I would say 5k rated lift is not enough. You need at least 25% head room. I cant imagine a similar setup with 4k rating would cost that much more. Geez, I have hand held chain come alongs rated 4 tons. Single boom davits are similar, stronger. 12v Warn winches are rated 8k on a dead pull.
Im sure your Bro will vouch piles in good condition can hold up the world vertically. Rigging aside....
Go for it.
posted 10-28-2009 10:00 AM ET (US)
Hard for me to tell from the photo but does the metal piling go all the way into the bottom (seabed) and only uses the wood piling to stabilize the lift? I would give that lift setup a try,though I think you should stay at around 70% of lift capcity to allow for rain etc.
posted 10-28-2009 12:37 PM ET (US)
Structurally a single piling is interesting, mainly because of the huge cantilever ~25,000 ft-lbs. Yes a healthy piling can handle this, and it looks like yours has the diameter to do so.
However the devil is in the details. What is not shown in your pictures is how the lift bracketing is attached to the piling. There a bracket at the top of the piling (~10' from the sea floor). But what about the bottom, does it attach to the piling or is there a large foot that is on the sea-floor.
Also it looks like the piling is independent of the dock. Which is good and bad: bad because it lacks additional stiffness from the dock, good because if something fails the dock won't go with it.
Also look at the mode of failure of this system. What components will fail. Assuming the lift components (frame, winch, etc) are more than capable with 5,000 lbs. However, the sea floor (soil) and piling may not be. The piling may end up tipping/leaning over, because of weak soil. This will happen slowly, and you can easily react to the problem with no harm to the boat. However a catastrophic failure of the piling at the sea floor will dump the boat. Can you set something up so that if it does happen, the boat will float, and not be damaged.
What you can do to the piling is stiffen it by sliding a 10' or 12' tube over the top. What I have done with a healthy piling is slide a 5/8" think 10" ID steel tube, and then filled the remain void with an epoxy compound. --- This can be done for ~$800.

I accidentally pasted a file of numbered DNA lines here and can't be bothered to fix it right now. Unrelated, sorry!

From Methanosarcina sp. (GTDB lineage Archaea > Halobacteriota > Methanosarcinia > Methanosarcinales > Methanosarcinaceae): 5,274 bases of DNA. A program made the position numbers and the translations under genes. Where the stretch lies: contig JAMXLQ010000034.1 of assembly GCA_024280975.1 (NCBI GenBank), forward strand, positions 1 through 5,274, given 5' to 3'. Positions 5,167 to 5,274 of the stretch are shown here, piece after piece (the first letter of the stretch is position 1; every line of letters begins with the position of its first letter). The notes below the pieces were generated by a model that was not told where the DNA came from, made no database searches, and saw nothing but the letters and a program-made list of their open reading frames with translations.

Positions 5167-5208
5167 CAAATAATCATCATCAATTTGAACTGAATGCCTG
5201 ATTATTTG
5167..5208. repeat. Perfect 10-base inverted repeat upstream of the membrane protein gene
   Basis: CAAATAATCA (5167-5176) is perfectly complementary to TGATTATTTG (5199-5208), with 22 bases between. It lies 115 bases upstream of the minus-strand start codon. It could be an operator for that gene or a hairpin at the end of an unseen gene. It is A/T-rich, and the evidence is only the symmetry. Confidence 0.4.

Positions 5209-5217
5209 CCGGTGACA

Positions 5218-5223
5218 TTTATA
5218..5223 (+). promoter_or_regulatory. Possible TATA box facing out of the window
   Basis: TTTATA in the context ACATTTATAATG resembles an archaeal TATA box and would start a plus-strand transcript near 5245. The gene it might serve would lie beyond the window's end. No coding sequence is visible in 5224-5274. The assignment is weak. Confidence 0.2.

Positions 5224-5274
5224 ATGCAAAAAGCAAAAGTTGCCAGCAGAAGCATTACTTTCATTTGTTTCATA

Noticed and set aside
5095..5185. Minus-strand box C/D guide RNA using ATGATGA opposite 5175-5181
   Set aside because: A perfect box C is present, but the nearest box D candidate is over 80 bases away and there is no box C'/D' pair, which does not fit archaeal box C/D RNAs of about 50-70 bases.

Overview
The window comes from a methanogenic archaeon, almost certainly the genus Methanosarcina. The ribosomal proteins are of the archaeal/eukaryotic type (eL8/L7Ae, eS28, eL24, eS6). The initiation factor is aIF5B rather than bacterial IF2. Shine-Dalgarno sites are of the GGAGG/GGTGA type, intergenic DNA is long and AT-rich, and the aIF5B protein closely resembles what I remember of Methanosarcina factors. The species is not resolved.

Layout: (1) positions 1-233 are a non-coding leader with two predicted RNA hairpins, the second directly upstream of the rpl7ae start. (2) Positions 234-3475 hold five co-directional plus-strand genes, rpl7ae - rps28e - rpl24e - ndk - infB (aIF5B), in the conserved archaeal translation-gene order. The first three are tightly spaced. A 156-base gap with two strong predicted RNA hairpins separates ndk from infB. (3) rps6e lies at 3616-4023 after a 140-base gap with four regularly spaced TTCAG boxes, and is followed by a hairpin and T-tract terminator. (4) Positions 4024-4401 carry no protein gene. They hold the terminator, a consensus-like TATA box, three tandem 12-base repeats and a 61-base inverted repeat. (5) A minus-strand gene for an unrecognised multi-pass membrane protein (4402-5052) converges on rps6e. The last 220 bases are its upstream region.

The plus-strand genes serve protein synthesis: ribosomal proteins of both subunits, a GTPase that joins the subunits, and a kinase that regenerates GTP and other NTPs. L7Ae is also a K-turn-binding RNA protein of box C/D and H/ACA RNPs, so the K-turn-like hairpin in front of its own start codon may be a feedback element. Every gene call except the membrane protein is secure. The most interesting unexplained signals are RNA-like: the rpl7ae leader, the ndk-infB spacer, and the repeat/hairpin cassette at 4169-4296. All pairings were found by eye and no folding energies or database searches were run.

posted 10-28-2009 01:57 PM ET (US)
I just reread several postings - and noticed that I slipped a cog in my previous post - left out the word NOT - and the statement - "restrained by the mud - which is very strong." should read - restrained by the mud - which is not very strong." And I suspect that everyone caught that one. ----- Jerry/Idaho
posted 10-30-2009 12:47 PM ET (US)
I have a 130 Sport on a Tide Tamer Swinger skiff lift which has an option to accomodate a small boat up to 6' wide and 1,500 lbs.. There is a Boat Hoist USA motor and gear box attached to a L arm cradle that holds the boat. The motor is attached to a worm gear set and a spool that spools a cable on and off to raise and lower the boat. I grease the gears every 6 months and the lift is 3 years old. I probably have raised and lowered the boat 150 times over those 3 years.
Earlier this year the bronze worm gear gave out while I was raising the boat and the L arm cradle and mast dropped straight down. The boat dropped into the water and the cradle continued down until it hit a stop peg at the top of the mast.
Luckly, I was not in the boat at the time since I usually raise and lower the boat while safely standing on the dock. The boat was not damaged, it simply bobbed a couple of times and that was it. The repair of the lift was another story. Ended up having a machine shop make parts for the gearbox to complete the repair since no one I could find would sell anything but the complete motor and gearbox assembly.
If you decide to use this lift, I recommend you inspect the gears and make sure they are lubricated on a regular basis and never raise the boat completely out of the water if you or anyone else is in it.